Friday, July 6, 2007

Michael Grant

As was the case with the other authors, here you will find several passages where ancient Macedonians are clearly separated from the ancient Greeks. Their ethnic distinction does not even come into question.

Several passages are lifted from "From Alexander to Cleopatra the Hellenistic world."

"Philip II of Macedonia (359 - 336), who made his country into a major power, virtually controlling the mainland Greek city-states, intended to lead his and their forces against the two-centuries-old Persian (Achaemenid) empire, which ruled over huge territories extending from the Aegean to Egypt and central Asia. Philip's motives were mixed: revenge for the Persian invasion of Macedonia and Greece in the previous century, annoyance because the contemporary Persians had at times aided the king's own Greek opponents, a desire to wipe out the only large-scale potential enemy to the Macedonians that was still in existence - and pure lust for expansion." [p.1]

There is hardly any serious support for the claim that Macedonia was part of Greece.

"In 334 BC, at the head of 40,000 Macedonian and Greek troops, he (Alexander) crossed the Hellespont (Dardanelles) and confronted the Persian advanced forces on the river Granicus (Can Cayi), winning a victory which enabled him to conquer western and southern Asia Minor." [p.1]

"His motives for undertaking these vast enterprises seem to have been mixed. As a Macedonian, he wanted to show that he could do better than any of the Greeks, who considered his people barbarians." [p.4]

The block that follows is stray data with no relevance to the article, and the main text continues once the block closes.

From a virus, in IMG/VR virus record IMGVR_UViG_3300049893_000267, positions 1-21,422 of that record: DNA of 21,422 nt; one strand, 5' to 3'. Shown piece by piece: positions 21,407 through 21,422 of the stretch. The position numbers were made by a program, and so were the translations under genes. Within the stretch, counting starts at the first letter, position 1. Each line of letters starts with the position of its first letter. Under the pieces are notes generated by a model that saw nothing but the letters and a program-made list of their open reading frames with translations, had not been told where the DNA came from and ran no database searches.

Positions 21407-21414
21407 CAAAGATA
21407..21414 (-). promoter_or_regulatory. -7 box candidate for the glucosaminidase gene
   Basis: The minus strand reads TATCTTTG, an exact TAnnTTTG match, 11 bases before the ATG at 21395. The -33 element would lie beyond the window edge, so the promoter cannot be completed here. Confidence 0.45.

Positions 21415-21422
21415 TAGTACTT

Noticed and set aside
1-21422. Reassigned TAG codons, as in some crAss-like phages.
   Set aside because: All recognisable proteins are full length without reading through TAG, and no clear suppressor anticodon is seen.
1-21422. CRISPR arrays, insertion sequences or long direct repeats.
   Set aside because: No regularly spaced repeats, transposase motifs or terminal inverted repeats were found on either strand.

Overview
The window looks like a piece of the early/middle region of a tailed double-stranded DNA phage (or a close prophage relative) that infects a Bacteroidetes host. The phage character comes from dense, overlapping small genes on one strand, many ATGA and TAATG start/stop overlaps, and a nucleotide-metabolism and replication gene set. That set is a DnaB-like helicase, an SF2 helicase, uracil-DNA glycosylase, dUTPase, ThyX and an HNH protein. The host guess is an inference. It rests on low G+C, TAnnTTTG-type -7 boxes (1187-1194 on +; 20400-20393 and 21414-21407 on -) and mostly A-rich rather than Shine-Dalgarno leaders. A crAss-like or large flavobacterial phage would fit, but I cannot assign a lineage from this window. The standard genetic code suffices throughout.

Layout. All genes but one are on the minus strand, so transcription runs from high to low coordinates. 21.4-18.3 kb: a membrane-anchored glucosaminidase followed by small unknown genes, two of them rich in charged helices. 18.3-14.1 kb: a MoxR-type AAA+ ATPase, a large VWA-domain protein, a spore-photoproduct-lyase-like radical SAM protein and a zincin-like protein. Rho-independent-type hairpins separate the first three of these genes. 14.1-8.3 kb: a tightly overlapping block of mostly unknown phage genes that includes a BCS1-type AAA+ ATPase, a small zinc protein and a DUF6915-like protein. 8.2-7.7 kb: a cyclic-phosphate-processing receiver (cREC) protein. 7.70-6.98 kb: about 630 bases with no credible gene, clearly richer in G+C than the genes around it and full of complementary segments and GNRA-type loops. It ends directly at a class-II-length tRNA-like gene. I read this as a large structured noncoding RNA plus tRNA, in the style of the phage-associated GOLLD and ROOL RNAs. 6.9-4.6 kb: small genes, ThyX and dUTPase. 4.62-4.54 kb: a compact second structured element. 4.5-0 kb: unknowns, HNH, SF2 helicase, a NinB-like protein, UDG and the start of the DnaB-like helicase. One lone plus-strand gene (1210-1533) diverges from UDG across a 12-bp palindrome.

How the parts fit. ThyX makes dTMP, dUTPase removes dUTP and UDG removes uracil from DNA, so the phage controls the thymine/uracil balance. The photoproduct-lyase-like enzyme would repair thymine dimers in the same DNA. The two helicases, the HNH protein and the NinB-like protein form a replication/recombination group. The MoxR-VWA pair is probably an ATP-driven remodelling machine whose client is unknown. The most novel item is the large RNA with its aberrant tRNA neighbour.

"The loyalest of all the successors was Eumenes of Cardia, not a Macedonian but a Greek, which meant that even his first-rate generalship could not gain him the continued support of Macedonian soldiery." [p.101]

"Alexander's various successors, to whom Greece was still the most coveted prize, held two conflicting opinions of the city-states (with many nuances in between): that they were still free allies (a view upheld ostensibly, and perhaps genuinely, by the philhellenic Antigonus I Monophtholmos), and, conversely, that they were little better than subjects (the attitude of Antipater and Cassander). [p.105]

"The Hellenistic kings talked a lot about 'liberating' cities, which (as the realistic Polybius remarked) generally meant seazing them from their rivals - and only rarely signified their exemption from tax. However, the monarchs, for the most part, soon stopped proclaiming that all Greeks must be free, and instead offered 'freedom' as a reward or prize for loyalty to themselves, though this was often a matter of prestige rather than substance, since such freedom, in effect, did not make much difference to the cities one way or the other." [p.106]

Once again, there is nothing to suggest that ancient Macedonians were regarded as anything but Macedonians. Greeks were a separate people.

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